On Friday 2 February Clareification, a weekly publication produced by students at Clare College, printed a cropped copy of the cartoon of the prophet Mohammed, first published in the Danish newspaper Jyllands-Posten in September 2005.

On the back page of the publication, in a satirical “look-alikes of the week” feature, the cartoon of the Prophet Mohammed was placed next to a photo of the President of the Union of Clare Students. The caption below the cartoon of Mohammed bore the President’s name, and vice versa. Underneath the captions was a supplementary comment insinuating that one was a “violent paedophile” and the other was “a prophet of God, a great leader and an example to us all”.

The edition of Clareification, produced by a guest editor, had been re-titled Crucification and was largely devoted to religious satire. The front cover included a stand-first stating “Ayatollah rethinks stance on ‘misunderstood’ Rushdie”. On page six an article described the reaction to the publication of the original cartoons around the world, likening it to the reaction to the Pope’s speech at the University of Regensburg in September last year, which has been accused of inciting anti-Islamic religious hatred. The piece was accompanied by a photo of people holding placards reading “Behead those who insult Islam” and “Freedom to go to hell”.

The publication of the cartoon provoked anger in Cambridge. The Union of Clare Students has been receiving letters of complaint throughout the week from enraged students. The Vice-President of the University of Cambridge Islamic Society reacted to the publication’s content with indignation. Speaking to Varsity, he said, “I found the magazine hugely offensive. Cambridge has a well founded reputation for diversity, tolerance and inclusiveness and I was surprised to see such crude and unabashed prejudice. Freedom of expression does not constitute a freedom to offend and this clearly crosses the boundary of Islamophobia”. A second year Clareification reader said “I can’t believe anyone would be so stupid. They are some of the most offensive things I have ever seen.”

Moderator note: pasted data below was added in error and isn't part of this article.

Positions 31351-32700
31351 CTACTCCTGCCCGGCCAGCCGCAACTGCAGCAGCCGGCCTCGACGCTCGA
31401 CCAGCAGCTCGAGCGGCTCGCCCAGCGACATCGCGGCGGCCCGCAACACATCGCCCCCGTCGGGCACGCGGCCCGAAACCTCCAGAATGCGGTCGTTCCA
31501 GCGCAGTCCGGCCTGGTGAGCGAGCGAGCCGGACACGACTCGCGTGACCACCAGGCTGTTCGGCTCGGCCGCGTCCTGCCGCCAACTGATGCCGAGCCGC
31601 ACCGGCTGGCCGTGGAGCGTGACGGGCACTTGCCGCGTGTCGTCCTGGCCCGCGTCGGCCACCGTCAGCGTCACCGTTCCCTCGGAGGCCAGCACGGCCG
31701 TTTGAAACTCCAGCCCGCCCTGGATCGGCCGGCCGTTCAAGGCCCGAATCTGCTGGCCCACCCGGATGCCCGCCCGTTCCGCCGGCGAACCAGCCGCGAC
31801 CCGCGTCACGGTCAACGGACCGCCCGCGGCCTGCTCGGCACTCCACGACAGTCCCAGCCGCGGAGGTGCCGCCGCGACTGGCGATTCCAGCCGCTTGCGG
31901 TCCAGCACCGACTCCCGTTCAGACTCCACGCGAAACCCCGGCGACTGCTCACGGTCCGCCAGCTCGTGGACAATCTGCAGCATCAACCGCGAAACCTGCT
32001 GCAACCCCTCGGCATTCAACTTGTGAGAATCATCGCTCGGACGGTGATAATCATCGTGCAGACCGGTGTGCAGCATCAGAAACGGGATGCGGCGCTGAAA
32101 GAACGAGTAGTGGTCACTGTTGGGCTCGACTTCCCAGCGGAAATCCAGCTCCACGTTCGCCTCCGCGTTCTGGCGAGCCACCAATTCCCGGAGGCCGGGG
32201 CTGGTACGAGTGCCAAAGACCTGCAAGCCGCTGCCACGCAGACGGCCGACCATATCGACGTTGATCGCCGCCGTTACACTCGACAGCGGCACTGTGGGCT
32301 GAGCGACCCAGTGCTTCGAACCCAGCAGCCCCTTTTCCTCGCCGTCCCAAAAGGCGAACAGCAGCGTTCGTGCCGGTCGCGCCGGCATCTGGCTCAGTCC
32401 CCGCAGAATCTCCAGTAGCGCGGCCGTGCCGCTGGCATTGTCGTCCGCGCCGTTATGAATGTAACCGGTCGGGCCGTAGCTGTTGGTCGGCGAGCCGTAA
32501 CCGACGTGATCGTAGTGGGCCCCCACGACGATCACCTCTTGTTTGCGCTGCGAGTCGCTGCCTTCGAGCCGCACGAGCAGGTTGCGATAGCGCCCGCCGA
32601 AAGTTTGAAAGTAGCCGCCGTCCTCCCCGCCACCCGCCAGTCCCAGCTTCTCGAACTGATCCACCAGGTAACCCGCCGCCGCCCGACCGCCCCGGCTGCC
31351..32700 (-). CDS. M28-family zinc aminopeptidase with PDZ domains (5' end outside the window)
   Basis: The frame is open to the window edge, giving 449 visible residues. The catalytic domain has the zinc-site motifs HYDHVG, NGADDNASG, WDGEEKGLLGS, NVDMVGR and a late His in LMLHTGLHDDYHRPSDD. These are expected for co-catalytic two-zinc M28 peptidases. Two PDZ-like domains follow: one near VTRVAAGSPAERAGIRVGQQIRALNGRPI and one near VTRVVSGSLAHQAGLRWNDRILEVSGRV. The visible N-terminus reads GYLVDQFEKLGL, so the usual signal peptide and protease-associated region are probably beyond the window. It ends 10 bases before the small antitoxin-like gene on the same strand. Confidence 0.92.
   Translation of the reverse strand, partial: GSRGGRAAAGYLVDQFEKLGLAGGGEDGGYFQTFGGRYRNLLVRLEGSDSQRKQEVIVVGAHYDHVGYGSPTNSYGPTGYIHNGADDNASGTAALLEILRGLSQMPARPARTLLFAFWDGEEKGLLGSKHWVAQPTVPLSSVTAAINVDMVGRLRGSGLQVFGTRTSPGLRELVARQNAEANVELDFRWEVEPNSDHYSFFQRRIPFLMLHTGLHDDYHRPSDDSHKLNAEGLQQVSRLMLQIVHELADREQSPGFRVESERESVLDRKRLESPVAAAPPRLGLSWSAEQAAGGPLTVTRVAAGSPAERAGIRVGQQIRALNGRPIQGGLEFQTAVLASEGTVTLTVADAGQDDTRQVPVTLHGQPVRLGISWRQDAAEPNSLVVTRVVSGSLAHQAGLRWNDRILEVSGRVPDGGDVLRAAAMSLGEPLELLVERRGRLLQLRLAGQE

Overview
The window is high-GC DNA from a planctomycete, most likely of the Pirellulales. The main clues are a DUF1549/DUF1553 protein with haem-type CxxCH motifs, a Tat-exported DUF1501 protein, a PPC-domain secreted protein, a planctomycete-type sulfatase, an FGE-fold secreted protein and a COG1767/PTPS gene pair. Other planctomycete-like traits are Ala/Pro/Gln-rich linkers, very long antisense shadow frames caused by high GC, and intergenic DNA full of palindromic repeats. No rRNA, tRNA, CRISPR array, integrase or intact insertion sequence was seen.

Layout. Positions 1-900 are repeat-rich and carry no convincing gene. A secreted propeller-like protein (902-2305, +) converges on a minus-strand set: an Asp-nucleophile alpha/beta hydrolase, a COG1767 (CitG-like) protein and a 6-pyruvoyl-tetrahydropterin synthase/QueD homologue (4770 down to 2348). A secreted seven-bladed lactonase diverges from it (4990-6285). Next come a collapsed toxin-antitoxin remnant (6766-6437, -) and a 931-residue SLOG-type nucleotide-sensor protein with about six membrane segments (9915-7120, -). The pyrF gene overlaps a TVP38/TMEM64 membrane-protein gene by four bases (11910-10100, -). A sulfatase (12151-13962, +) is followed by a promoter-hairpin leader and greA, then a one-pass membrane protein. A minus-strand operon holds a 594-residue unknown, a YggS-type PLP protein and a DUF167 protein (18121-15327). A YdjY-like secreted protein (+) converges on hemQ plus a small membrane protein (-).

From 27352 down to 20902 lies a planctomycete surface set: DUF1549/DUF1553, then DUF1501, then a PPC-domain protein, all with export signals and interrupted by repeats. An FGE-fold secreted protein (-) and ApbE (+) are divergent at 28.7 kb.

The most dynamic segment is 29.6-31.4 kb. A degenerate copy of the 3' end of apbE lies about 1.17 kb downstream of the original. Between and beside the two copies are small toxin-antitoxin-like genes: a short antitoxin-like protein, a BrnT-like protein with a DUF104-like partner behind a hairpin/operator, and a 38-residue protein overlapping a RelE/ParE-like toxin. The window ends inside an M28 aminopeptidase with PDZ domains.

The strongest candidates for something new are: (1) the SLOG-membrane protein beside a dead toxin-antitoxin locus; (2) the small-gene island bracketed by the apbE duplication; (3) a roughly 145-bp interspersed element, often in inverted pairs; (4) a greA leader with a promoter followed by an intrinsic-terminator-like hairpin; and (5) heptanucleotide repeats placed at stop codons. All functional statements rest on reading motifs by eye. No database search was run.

Clare College yesterday issued a statement. Senior Tutor Patricia Fara said “Clare is an open and inclusive College. A student-produced satirical publication has caused widespread distress throughout the Clare community. The College finds the publication and the views expressed abhorrent. Reflecting the gravity of the situation, the College immediately began an investigation and disciplinary procedures are in train.”

Speaking on behalf of the Union of Clare Students, President Calum Davey expressed his “deep regret” for the inclusion of such a provocative feature in the student publication. “This material does not reflect the views of the Clare Students. We offer our sincere apologies for the offence caused,” he said. The guest editor was unavailable for comment.

The cartoons have continued to cause worldwide controversy since their 2005 publication, sparking riots in some Muslim countries and leading to the death of at least four people. The French weekly magazine Charlie Hebdo is currently defending its publication of the cartoon in court. The editor, Phillippe Var, could face a six-month imprisonment and a substantial fine.

The only other British publications to have printed the cartoons are Y Llan, the magazine of the Church of Wales and Gair Rhydd, the Cardiff University student newspaper. Two hours after Gair Rhydd was printed, all copies were withdrawn from circulation and the editors responsible were suspended. The Cardiff paper had printed the cartoon to illustrate a serious discussion of the impact of the riots in Denmark.

Clareification is one of many college student publications produced in Cambridge. It is distributed within Clare College and has a limited print-run. During Lent Term, Clareification is run by a different guest editor each week in order to broaden the opportunities for journalistic experience. A student who had previously worked on the publication said “in this case, this has worked out for the worse”. When asked how the cartoon could have evaded censorship, he said “it was irresponsible of him and it was an overnight job… it’s nothing to do with the publication”. The College has now cut the paper’s funding.

The guest editor was called before the College authorities on the afternoon of Thursday 8 February, where the President of the Clare Union of Students spoke on his behalf. At time of going to press, the outcome of the meeting remained undisclosed.